An analysis of peer, self, and tutor assessment in problem-based learning tutorials.Med Teach. 2007 Jun; 29(5):e122-32.MT
The purpose of this study was to explore self-, peer-, and tutor assessment of performance in tutorials among first year medical students in a problem-based learning curriculum.
One hundred and twenty-five students enrolled in the first year of the Bachelor of Medicine and Bachelor of Surgery Program at the University of Queensland were recruited to participate in a study of metacognition and peer- and self-assessment. Both quantitative and qualitative data were collected from the assessment of PBL performance within the tutorial setting, which included elements such as responsibility and respect, communication, and critical analysis through presentation of a case summary. Self-, peer-, and tutor assessment took place concurrently.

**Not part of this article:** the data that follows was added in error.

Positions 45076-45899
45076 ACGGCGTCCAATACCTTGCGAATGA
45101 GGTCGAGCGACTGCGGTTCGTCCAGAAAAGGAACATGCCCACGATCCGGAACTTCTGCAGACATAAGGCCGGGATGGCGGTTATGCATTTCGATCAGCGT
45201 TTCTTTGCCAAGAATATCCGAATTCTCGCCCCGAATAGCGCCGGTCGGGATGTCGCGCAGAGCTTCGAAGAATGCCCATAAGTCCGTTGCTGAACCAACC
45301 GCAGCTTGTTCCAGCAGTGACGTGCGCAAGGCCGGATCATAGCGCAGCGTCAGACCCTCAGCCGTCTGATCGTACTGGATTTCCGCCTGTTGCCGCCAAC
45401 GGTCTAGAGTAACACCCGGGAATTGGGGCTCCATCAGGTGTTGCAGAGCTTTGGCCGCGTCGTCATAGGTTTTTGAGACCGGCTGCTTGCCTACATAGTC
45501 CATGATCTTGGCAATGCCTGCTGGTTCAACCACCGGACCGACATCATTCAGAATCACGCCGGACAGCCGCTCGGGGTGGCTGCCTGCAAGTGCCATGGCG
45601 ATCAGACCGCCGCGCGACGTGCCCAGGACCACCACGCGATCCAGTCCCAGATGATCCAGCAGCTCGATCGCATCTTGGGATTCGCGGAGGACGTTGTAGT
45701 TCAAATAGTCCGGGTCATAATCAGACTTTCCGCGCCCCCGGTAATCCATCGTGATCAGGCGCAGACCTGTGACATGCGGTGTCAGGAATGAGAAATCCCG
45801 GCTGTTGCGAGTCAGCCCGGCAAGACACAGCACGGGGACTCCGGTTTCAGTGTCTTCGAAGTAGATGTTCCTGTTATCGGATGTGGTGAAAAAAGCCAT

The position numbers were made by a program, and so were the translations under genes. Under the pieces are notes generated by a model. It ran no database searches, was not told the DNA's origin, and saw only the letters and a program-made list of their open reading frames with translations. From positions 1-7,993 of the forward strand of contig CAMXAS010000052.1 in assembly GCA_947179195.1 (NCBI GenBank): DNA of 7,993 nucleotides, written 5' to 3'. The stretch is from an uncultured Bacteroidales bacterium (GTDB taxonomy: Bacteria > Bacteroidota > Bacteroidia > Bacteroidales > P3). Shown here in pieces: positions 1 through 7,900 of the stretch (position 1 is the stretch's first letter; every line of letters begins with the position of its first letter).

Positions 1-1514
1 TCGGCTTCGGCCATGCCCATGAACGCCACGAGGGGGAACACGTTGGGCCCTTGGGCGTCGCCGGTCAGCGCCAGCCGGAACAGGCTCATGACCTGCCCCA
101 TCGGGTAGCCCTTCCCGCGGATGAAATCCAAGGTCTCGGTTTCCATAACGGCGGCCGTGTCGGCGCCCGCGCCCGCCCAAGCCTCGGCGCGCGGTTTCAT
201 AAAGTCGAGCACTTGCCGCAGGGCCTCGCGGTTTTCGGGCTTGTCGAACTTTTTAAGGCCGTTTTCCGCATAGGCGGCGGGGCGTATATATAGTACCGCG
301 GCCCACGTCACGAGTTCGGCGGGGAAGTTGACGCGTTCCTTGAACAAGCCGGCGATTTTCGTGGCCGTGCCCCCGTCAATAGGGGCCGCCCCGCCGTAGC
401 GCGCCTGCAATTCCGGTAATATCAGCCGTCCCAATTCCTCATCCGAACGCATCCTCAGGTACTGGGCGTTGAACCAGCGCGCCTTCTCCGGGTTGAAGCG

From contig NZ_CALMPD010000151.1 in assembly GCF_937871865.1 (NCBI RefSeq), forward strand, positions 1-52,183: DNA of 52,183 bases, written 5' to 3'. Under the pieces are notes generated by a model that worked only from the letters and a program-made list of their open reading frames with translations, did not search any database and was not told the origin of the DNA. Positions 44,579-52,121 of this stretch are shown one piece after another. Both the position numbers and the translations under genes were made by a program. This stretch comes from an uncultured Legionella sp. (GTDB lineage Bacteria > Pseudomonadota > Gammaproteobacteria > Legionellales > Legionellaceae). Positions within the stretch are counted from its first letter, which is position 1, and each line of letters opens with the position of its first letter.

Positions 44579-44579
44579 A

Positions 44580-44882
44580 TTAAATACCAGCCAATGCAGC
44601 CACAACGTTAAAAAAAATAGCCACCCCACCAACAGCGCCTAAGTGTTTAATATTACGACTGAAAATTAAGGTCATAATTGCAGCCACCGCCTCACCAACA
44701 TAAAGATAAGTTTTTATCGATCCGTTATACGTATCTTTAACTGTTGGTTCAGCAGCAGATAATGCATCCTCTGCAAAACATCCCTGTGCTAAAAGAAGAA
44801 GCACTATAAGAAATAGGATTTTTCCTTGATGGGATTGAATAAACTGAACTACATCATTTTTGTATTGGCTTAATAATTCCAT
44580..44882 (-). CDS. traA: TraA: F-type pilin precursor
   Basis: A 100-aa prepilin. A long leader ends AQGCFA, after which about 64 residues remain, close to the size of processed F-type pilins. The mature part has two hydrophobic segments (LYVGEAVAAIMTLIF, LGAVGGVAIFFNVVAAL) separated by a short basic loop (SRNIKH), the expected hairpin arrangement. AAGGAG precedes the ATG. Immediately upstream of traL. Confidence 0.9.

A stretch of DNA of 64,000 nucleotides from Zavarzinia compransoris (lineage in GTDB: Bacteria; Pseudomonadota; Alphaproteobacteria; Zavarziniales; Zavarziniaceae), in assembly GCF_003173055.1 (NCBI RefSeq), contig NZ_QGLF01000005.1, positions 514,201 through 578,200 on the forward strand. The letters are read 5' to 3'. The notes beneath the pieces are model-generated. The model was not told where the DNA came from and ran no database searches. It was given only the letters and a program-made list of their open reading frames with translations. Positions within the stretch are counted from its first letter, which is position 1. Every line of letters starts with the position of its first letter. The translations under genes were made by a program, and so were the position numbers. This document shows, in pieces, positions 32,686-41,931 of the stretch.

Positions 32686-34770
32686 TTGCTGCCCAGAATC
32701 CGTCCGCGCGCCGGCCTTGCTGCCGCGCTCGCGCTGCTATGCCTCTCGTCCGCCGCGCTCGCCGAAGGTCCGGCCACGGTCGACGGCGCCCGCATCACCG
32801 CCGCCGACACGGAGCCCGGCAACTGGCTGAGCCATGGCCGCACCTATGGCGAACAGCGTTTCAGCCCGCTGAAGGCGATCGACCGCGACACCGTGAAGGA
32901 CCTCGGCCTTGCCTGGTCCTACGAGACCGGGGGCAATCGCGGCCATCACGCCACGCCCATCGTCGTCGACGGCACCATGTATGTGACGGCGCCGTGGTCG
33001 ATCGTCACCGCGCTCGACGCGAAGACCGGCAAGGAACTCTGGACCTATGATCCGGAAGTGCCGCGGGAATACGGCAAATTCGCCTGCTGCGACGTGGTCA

Scores obtained from tutor assessment correlated poorly with self-assessment ratings (r = 0.31-0.41), with students consistently under-marking their own performance to a substantial degree. Students with greater self-efficacy, scored their PBL performance more highly. Peer-assessment was a slightly more accurate measure, with peer-averaged scores correlating moderately with tutor ratings initially (r = 0.40) and improving over time (r = 0.60). Students consistently over-marked their peers, particularly those with sceptical attitudes to the peer-assessment process. Peer over-marking led to less divergence from the tutor scoring than under-marking of one's own work.
According to the results of this study, first-year medical students in a problem-based learning curriculum were better able to accurately judge the performance of their peers compared to their own performance. This study has shown that self-assessment of process is not an accurate measure, in line with the majority of research in this domain. Nevertheless, it has an important role to play in supporting the development of skills in reflection and self-awareness.